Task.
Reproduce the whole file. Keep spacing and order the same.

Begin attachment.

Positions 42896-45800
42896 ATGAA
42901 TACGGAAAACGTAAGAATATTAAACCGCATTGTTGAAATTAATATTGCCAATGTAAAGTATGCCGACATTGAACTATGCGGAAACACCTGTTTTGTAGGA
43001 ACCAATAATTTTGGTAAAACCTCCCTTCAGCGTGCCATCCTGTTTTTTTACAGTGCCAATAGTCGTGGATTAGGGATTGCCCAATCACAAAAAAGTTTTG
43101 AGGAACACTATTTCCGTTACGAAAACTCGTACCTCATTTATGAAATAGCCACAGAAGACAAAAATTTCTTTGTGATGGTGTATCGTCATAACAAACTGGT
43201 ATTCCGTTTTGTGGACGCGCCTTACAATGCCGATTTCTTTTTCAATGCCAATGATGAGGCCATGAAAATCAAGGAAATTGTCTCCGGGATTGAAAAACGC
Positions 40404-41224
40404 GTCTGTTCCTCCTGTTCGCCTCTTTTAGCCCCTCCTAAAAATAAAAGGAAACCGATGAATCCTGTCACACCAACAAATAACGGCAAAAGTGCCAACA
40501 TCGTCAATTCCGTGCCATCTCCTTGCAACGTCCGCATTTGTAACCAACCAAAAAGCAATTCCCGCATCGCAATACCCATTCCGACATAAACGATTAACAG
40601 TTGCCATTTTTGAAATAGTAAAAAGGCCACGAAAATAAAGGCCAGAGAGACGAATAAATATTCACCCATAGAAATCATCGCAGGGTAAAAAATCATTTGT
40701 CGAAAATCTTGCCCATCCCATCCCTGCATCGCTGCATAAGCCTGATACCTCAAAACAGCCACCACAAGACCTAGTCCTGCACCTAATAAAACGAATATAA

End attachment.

Positions 42896-45800
42896 ATGAA
42901 TACGGAAAACGTAAGAATATTAAACCGCATTGTTGAAATTAATATTGCCAATGTAAAGTATGCCGACATTGAACTATGCGGAAACACCTGTTTTGTAGGA
43001 ACCAATAATTTTGGTAAAACCTCCCTTCAGCGTGCCATCCTGTTTTTTTACAGTGCCAATAGTCGTGGATTAGGGATTGCCCAATCACAAAAAAGTTTTG
43101 AGGAACACTATTTCCGTTACGAAAACTCGTACCTCATTTATGAAATAGCCACAGAAGACAAAAATTTCTTTGTGATGGTGTATCGTCATAACAAACTGGT
43201 ATTCCGTTTTGTGGACGCGCCTTACAATGCCGATTTCTTTTTCAATGCCAATGATGAGGCCATGAAAATCAAGGAAATTGTCTCCGGGATTGAAAAACGC
Positions 40404-41224
40404 GTCTGTTCCTCCTGTTCGCCTCTTTTAGCCCCTCCTAAAAATAAAAGGAAACCGATGAATCCTGTCACACCAACAAATAACGGCAAAAGTGCCAACA
40501 TCGTCAATTCCGTGCCATCTCCTTGCAACGTCCGCATTTGTAACCAACCAAAAAGCAATTCCCGCATCGCAATACCCATTCCGACATAAACGATTAACAG
40601 TTGCCATTTTTGAAATAGTAAAAAGGCCACGAAAATAAAGGCCAGAGAGACGAATAAATATTCACCCATAGAAATCATCGCAGGGTAAAAAATCATTTGT
40701 CGAAAATCTTGCCCATCCCATCCCTGCATCGCTGCATAAGCCTGATACCTCAAAACAGCCACCACAAGACCTAGTCCTGCACCTAATAAAACGAATATAA